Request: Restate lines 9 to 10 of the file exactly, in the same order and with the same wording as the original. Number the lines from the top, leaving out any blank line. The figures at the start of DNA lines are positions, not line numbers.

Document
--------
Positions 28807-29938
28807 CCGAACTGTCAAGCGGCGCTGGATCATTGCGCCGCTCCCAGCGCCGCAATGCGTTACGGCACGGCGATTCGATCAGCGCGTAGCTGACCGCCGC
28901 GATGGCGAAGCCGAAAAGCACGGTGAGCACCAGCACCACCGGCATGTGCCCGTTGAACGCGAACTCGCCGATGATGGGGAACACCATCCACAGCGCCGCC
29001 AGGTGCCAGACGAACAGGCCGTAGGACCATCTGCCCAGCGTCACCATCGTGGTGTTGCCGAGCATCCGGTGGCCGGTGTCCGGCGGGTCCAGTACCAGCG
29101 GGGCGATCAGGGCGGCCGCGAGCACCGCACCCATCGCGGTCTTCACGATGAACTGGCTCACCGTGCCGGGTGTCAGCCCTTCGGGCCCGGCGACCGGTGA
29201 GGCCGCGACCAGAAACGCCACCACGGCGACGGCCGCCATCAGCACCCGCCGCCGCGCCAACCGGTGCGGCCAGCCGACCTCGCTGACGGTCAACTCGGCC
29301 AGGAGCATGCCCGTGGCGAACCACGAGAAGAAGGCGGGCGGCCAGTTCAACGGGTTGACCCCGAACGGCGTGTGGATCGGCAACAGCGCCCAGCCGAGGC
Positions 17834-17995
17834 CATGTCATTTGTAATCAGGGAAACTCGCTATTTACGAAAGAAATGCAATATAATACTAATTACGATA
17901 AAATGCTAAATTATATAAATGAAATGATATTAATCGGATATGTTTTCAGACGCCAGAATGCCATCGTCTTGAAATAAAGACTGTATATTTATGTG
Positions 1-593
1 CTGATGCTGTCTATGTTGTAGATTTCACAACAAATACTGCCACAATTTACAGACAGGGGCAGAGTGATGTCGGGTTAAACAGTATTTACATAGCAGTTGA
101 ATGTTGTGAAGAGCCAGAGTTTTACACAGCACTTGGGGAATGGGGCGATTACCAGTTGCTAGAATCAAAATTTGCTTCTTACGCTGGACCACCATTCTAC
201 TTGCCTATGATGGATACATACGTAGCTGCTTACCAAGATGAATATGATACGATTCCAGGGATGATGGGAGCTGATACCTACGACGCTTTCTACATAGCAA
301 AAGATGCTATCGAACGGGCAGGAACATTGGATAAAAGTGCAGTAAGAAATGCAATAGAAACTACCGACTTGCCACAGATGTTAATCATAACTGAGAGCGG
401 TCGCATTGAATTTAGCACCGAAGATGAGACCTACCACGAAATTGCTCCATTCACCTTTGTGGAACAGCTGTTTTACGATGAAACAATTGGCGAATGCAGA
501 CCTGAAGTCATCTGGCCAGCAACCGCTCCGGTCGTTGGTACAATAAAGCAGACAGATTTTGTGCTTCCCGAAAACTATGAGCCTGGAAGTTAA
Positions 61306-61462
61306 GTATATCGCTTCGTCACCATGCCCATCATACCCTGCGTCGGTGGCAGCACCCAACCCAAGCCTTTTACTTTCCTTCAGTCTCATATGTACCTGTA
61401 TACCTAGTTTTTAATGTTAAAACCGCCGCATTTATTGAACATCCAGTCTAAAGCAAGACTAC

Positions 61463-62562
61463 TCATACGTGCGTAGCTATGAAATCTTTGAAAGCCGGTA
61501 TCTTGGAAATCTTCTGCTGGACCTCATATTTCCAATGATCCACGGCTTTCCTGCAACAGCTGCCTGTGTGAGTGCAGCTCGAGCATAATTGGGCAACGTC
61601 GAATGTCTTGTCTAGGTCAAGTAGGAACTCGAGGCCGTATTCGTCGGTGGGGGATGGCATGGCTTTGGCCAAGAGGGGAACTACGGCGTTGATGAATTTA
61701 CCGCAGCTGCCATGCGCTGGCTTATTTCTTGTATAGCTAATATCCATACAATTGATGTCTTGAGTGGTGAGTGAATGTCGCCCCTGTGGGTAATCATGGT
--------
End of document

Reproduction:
17834 CATGTCATTTGTAATCAGGGAAACTCGCTATTTACGAAAGAAATGCAATATAATACTAATTACGATA
17901 AAATGCTAAATTATATAAATGAAATGATATTAATCGGATATGTTTTCAGACGCCAGAATGCCATCGTCTTGAAATAAAGACTGTATATTTATGTG